Surface 3 Review units are out. Performance data is coming in.

Posted on 07 April 2015, Last updated on 14 April 2015 by

I’ve read a number of first impressions posts today that show the Microsoft Surface 3 (Intel Atom X7, Windows 8.1) has gone out to reviewers in the USA. A few more pieces of the puzzle have been slotted into place and there’s now a huge race to get the first full review out. Don’t expect the first reviews to be too in-depth (battery life tests might have to be added later!) but do expect some performance results and thoughts on-screen and keyboard. We’re also looking out for the Surface 3 eMMC SSD speed test results but in the meantime, at least we have the first performance test results and the battery capacity.

Surface 3 is being reviewed.

Surface 3 is being reviewed.

Surface 3 battery capacity (screengrab)

Surface 3 battery capacity (screengrab)

The Surface 3 battery capacity was spotted by @falconerita in a CNN video.  27.5 Wh is much less than I was hoping for. If this is correct (and you can see it in a few of the frames of the video that plays 2nd in the playlist at the top of this article) then I doubt many of us are going to be overly impressed. I was hoping for a 35Wh battery for 7-9 hours of online time but 27.5 Wh is going to be 5-6 hours. 5 hours or less of constant browsing. Microsoft quote up to 10 hours for video playback but as on Core M and Broadwell, the new audio hardware, WiFi-off scenario and ability to lower the backlight to get a good marketing figure means that this is one of the most efficient operations a modern Windows tablet can do. At 200 nits brightness with WiFi on and Chrome running you’ll be using around 5 watts of energy when browsing which is vastly different. Battery life could even be lower than 5 hours in some cases. Of-course this depends on the battery capacity in the video being correct but I don’t see why not.

The other information to come out of the early reports today is benchmark figures. We should be expecting 20-50% GPU improvement over Baytrail T in my opinion and given some better Turbo algorithms and heat dissipation from the 14 nm CPU, 10-20% CPU performance improvements.

PCWorld ran 3DMark Ice Storm on the Surface 3 and scored 25429.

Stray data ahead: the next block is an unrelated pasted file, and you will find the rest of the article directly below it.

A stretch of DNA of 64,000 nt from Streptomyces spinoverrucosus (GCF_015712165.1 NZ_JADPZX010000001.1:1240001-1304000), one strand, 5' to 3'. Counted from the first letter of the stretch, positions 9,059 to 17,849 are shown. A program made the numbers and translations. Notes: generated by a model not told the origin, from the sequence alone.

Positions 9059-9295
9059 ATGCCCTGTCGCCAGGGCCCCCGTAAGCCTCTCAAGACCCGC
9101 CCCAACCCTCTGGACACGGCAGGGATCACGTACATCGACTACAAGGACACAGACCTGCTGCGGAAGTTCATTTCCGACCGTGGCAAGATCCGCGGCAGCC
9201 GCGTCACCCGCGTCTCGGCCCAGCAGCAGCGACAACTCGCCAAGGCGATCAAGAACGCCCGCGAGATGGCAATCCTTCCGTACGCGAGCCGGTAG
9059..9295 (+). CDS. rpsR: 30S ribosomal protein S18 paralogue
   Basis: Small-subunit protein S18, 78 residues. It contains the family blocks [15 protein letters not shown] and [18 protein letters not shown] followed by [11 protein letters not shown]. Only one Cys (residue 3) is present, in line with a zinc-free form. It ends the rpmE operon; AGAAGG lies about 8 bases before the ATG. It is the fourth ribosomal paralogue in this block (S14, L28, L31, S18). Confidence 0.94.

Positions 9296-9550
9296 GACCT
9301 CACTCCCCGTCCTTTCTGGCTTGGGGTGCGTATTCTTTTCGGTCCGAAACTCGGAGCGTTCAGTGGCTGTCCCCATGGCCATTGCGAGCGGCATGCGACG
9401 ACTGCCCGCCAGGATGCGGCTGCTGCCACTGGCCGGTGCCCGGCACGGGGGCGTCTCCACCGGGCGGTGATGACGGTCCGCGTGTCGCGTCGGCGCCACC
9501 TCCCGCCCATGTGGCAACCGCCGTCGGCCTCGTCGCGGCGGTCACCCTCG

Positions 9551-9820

Update: Thurrot reports 25590

Remember that the Intel Atom x7-Z8700 CPU is the high-end version and clocks up to 2.4Ghz

Here are my test results (just completed) with the same benchmark:

  • Surface Pro 3 (Windows 8.1, 4th Gen Core i5) – 43709.  (171%)
  • HP Stream 8 (Windows 8.1, Atom Z3735G max 1.8Ghz) – 11573 (45%)
  • Dell Venue 8 7000 (Android,  Atom Z3580, PowerVR G6430 – 20180 (79%)
  • Lenovo Miix 2 10 (Windows 8.1, Atom Z3740D max 1.8Ghz) – 14688 (57%)

Clearly there’s a big improvement in GPU scores for the Intel Atom X7 over the Baytrail-M which I believe will be enough for some Minecraft fun.

On a Google Octane V2 performance test the Surface 3 scored 8098.

In my test here the Surface Pro 3 scored 22401 (276%) , the HP Stream 8 scored 5361 (66%) , the Lenovo Miix 2 10 scored 6423 (79%)  and the Dell Venue 8 7000 scored 7597 (93%), all on the Google Chrome browser.

In this, brief and unscientific test of the GPU and CPU the Surface Pro 3 is on average around twice as powerful as the Surface 3 but the Surface 3 shows great GPU improvements over some earlier generation mid-range Atom CPUs. Note that the high-end X7 in the Surface 3 is clocking up to 2.4Ghz. The Baytrail-T CPUs I tested are mid-range (about equal to Atom X5) and some Baytrail-T CPUs can clock higher so the per-clock CPU performance increases may be less.

The big question hanging over the Surface 3 now is the SSD performance. The eMMC SSD is not going to perform anywhere near as well as the SATA SSD on the Surface Pro 3 and that will affect general speed of operation of Windows including background scanning, updating and app loading. As soon as performance tests are found we’ll add them here. Also important are charge-time and WiFi quality. LTE versions of the Surface 3 aren’t available yet.

Surface 3 Type Cover (via

Surface 3 Type Cover (via

In the meantime I suggest a read of Paul Thurrot’s first impressions of the Surface 3 which shows some interesting images of the keyboard which, although smaller in dimensions, has about the same key size.

Keep an eye on the Microsoft Surface 3 information page where specifications are being updated and new videos and links are being added.


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